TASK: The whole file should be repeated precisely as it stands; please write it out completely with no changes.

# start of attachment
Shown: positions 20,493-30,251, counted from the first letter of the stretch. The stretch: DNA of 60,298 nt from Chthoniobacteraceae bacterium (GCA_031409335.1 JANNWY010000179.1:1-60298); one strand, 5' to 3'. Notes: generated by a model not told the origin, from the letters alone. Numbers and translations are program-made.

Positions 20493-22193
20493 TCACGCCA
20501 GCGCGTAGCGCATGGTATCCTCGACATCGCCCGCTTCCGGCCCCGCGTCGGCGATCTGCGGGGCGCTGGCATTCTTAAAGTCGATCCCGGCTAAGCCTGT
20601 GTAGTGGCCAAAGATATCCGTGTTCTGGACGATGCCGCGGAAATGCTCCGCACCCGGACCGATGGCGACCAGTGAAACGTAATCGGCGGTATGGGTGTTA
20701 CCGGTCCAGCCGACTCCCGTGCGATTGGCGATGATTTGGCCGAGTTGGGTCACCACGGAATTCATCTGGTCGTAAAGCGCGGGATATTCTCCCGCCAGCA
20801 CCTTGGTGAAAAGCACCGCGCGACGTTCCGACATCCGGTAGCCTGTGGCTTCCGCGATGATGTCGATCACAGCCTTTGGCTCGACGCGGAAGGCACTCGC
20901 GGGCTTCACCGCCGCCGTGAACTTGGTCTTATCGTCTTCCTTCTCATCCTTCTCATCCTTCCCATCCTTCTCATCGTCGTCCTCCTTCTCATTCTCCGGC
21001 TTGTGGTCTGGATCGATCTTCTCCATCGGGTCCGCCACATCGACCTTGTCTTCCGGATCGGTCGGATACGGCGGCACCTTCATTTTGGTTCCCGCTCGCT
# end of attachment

Shown: positions 20,493-30,251, counted from the first letter of the stretch. The stretch: DNA of 60,298 nt from Chthoniobacteraceae bacterium (GCA_031409335.1 JANNWY010000179.1:1-60298); one strand, 5' to 3'. Notes: generated by a model not told the origin, from the letters alone. Numbers and translations are program-made.

Positions 20493-22193
20493 TCACGCCA
20501 GCGCGTAGCGCATGGTATCCTCGACATCGCCCGCTTCCGGCCCCGCGTCGGCGATCTGCGGGGCGCTGGCATTCTTAAAGTCGATCCCGGCTAAGCCTGT
20601 GTAGTGGCCAAAGATATCCGTGTTCTGGACGATGCCGCGGAAATGCTCCGCACCCGGACCGATGGCGACCAGTGAAACGTAATCGGCGGTATGGGTGTTA
20701 CCGGTCCAGCCGACTCCCGTGCGATTGGCGATGATTTGGCCGAGTTGGGTCACCACGGAATTCATCTGGTCGTAAAGCGCGGGATATTCTCCCGCCAGCA
20801 CCTTGGTGAAAAGCACCGCGCGACGTTCCGACATCCGGTAGCCTGTGGCTTCCGCGATGATGTCGATCACAGCCTTTGGCTCGACGCGGAAGGCACTCGC
20901 GGGCTTCACCGCCGCCGTGAACTTGGTCTTATCGTCTTCCTTCTCATCCTTCTCATCCTTCCCATCCTTCTCATCGTCGTCCTCCTTCTCATTCTCCGGC
21001 TTGTGGTCTGGATCGATCTTCTCCATCGGGTCCGCCACATCGACCTTGTCTTCCGGATCGGTCGGATACGGCGGCACCTTCATTTTGGTTCCCGCTCGCT